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Author Marissa Stapley.Dahlia Katz/Handout

There are all kinds of ways a book can become a bestseller: An ultra-engaged fan base, a particularly clever marketing campaign, even just a really, really good cover perfectly calibrated for an age where we’re more likely to post pictures of books to social media than we are to actually read them.

And then there are the “acts of the literary gods” – going viral on BookTok, a high-profile endorsement or the holiest grail of them all, being selected as one of the “picks” in a celebrity’s book club. (A pause here to acknowledge the pioneering work of Oprah Winfrey, whose on air book club began in 1996, and is estimated to have sold more than 55 million copies of the 70 books so blessed to have been chosen.) It’s an endorsement that can take a title from “selling well” straight to the top of the sales stratosphere.

Just ask Marissa Stapley, the first Canadian author to ever be chosen as an official selection of Reese Witherspoon’s eponymous book club. (Past alumni include Where The Crawdads Sing by Delia Owens, Untamed by Glennon Doyle and Little Fires Everywhere by Celeste Ng.)

Lucky, a thriller about a lottery winner who must choose between cashing in her millions and going to jail, “got off to a slow start,” as Stapley puts it. It wasn’t until late 2021, when the title was announced as the December Reese’s Pick, that “everything changed,” she says. For starters, it popped back onto The Globe and Mail’s bestseller list. Here, we chat with Stapley about the moment she calls her own “lottery win”.

Just generally, what does being on a bestseller list mean for you?

In Canada, it’s a smaller market, and it can be such a tough thing to feel like you’re making any headway, unless you hit that list. I remember when my first novel, Mating For Life, came out, and those first five or six weeks it did not hit a bestseller list. I finally just let it go. I remember I was out on the lake that had inspired the novel and I was paddleboarding in the fog – and then I came in to calls that I was on the bestseller list. That was such a pivotal moment, because right or wrong, you feel like you’ve made it. But the funny thing that you learn over the years is that it doesn’t always really matter. You can be No. 12 on the list and selling steadily, and it doesn’t necessarily make or break you as an author.

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How much did getting the Reese’s Pick nod change the trajectory for Lucky?

Lucky didn’t hit the bestseller list when it first came out in Canada, and that was hard. I was worried about that book, because as a mid-career author you have all kinds of worries. When the Reese pick came along, it was such an incredible stroke of good fortune. I remember my editor and my agent looking at me and saying, “Everything changes now.” And it’s so true – and by everything, it really means everything. Lucky was on The New York Times bestseller list, which is a whole other level for a Canadian author. Your backlist starts getting more attention and to have that second chance because of one book doing so well has been wonderful. It was such a gift and such a wonderful surprise.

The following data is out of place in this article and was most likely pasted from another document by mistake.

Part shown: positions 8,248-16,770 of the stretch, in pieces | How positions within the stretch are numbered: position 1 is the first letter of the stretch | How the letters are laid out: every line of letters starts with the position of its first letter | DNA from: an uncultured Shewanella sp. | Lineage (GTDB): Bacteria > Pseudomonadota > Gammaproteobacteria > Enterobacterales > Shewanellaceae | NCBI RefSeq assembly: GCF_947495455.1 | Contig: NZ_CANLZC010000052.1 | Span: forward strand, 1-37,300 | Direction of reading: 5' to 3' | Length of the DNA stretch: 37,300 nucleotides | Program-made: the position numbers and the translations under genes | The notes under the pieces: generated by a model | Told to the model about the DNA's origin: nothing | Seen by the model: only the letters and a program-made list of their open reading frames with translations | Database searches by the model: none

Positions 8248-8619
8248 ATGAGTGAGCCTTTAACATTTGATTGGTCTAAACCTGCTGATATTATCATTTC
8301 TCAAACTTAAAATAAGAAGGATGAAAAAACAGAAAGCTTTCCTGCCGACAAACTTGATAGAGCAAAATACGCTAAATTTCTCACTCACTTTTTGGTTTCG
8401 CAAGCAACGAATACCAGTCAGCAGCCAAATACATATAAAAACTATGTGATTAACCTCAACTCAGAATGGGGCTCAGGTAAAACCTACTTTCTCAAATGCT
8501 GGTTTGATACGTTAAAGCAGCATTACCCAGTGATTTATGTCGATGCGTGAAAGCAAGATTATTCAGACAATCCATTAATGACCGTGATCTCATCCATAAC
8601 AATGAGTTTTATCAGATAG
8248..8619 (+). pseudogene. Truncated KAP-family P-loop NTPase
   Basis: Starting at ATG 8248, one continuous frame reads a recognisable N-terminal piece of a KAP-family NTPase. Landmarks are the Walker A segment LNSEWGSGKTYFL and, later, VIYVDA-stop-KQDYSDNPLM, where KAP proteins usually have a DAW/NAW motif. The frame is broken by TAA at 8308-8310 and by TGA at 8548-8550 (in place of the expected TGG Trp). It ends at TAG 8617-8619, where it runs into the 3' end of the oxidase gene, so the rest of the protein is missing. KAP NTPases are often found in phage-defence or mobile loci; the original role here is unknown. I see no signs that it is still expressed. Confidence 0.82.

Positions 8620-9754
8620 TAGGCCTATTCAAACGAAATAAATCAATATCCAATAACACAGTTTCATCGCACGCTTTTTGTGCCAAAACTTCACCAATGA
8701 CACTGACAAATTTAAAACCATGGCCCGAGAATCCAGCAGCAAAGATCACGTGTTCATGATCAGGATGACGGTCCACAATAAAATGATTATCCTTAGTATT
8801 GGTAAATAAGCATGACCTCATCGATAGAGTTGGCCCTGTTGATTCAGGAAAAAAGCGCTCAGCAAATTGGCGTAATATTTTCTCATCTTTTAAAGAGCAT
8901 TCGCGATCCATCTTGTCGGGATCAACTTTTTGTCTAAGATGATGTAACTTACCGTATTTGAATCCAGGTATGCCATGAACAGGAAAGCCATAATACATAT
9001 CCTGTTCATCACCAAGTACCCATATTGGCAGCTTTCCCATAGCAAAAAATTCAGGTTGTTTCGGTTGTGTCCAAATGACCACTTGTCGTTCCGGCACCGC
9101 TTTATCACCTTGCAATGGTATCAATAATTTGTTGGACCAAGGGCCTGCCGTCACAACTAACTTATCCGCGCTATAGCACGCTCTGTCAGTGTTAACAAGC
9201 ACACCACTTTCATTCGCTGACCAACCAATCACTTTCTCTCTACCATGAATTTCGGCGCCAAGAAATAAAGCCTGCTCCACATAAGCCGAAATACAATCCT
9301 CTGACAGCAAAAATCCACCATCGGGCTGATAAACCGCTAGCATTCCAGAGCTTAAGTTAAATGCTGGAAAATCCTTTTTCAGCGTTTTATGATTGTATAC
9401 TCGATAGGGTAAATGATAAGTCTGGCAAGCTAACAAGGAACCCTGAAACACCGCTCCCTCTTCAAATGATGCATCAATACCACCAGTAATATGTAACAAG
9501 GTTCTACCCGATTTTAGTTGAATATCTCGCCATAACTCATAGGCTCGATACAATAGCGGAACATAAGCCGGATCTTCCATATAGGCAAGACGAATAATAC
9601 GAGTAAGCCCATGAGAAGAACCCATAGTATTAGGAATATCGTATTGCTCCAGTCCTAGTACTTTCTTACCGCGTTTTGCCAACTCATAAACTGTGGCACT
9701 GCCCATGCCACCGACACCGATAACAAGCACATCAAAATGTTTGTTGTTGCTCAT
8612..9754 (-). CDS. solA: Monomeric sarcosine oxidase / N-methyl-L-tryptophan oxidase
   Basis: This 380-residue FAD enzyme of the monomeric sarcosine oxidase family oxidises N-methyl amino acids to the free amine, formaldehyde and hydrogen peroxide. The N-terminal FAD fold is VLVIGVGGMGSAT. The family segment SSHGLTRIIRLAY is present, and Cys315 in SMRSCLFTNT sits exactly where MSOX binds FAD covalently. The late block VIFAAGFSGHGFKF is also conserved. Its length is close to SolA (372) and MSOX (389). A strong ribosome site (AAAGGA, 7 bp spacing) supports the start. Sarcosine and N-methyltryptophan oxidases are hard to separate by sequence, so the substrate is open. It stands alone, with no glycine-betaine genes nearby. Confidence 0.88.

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Lucky is a thriller about a lottery winner who must choose between cashing in her millions and going to jail.Handout

How did you find out that you’d been made a Reese’s Pick? Like, does Reese Witherspoon herself just drop you an e-mail?

It was probably the biggest surprise I’ve ever received in my life. I never even dared to dream it. My agent, Samantha Haywood, invited me out to dinner, and I went to the restaurant and saw my editor, Nita Pronovost, was there with her. That was a surprise. A lot of writers tend to catastrophize, so I thought, ‘Oh God, what’s happening? This is weird.’ When I got to the table, there were Champagne glasses, and I was like, ‘Oh God,’ because I actually did get bad news about my career once, a long time ago and Sam told me to have wine with my lunch.

When Nita told me I’d been made the Reese’s club pick for December, I just started crying. There were a lot of things behind my tears. This was a book that I wrote when my mom, who did pass away, was ill. It was something she really encouraged me to do – but then it didn’t really take off. Not only was she gone, but this book was just doing okay and I wasn’t feeling terribly secure in my career. That moment of knowing that this book, which I wrote with my mom and for my mom, was having this incredible lottery win, was very healing in a way. I was like, ‘The world is magical after all.’

As for how something like this happens … you have a whole team behind you, and the book did get to a scout who got it into Reese’s hands, and he did tell us that she read it, she loved it and she picked it. I did hear from her, months later after keeping this secret, which was so hard. I basically stopped talking to people! Reese sent this lovely e-mail a few days before [it was announced], just saying how much she loved the book, and how excited she was to announce it as a pick. We have actually corresponded about different things since, and we actually met at an event in L.A. on the day of the announcement.

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